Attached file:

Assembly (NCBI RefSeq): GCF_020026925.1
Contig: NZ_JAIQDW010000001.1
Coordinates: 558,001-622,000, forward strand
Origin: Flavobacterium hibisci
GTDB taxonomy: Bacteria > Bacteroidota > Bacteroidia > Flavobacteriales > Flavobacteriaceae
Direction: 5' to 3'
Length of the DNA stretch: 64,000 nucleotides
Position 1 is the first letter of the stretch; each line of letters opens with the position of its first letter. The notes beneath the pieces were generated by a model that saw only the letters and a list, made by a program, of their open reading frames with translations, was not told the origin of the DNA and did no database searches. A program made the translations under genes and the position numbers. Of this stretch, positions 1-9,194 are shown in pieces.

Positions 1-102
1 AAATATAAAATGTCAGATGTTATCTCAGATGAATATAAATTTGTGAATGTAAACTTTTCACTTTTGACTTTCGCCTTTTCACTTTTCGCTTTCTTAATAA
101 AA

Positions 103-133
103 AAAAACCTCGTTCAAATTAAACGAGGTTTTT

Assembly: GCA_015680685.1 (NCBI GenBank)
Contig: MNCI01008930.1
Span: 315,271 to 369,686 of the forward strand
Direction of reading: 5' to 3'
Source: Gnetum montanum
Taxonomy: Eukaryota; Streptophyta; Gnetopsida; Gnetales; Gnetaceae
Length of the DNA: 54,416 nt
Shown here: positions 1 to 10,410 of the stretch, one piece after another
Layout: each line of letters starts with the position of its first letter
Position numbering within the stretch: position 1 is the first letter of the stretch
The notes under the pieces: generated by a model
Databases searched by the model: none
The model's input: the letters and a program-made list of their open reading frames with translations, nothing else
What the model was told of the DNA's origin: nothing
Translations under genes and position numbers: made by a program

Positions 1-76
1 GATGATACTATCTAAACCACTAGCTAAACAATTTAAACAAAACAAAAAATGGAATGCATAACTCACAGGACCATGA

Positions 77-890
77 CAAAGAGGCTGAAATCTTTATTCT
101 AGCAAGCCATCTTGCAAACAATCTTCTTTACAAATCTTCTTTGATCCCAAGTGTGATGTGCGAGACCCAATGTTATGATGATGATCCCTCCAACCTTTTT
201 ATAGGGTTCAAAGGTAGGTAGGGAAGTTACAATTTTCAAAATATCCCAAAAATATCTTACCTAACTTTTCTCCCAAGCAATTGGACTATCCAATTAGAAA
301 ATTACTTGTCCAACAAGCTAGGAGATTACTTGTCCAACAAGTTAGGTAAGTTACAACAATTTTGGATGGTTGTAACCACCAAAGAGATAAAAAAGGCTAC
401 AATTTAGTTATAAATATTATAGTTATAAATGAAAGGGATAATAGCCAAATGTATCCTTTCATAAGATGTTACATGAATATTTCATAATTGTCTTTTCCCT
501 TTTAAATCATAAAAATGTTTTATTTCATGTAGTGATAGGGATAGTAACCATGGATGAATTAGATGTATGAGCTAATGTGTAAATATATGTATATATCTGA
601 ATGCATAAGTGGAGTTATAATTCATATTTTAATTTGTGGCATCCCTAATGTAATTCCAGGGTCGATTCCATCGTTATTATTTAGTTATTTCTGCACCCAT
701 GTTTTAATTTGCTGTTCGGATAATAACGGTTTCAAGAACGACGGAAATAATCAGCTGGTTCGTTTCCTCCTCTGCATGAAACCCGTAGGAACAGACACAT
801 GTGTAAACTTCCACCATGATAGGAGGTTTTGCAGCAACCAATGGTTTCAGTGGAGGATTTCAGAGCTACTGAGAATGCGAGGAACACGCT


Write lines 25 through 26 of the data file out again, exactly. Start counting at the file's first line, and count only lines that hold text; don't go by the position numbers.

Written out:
Databases searched by the model: none
The model's input: the letters and a program-made list of their open reading frames with translations, nothing else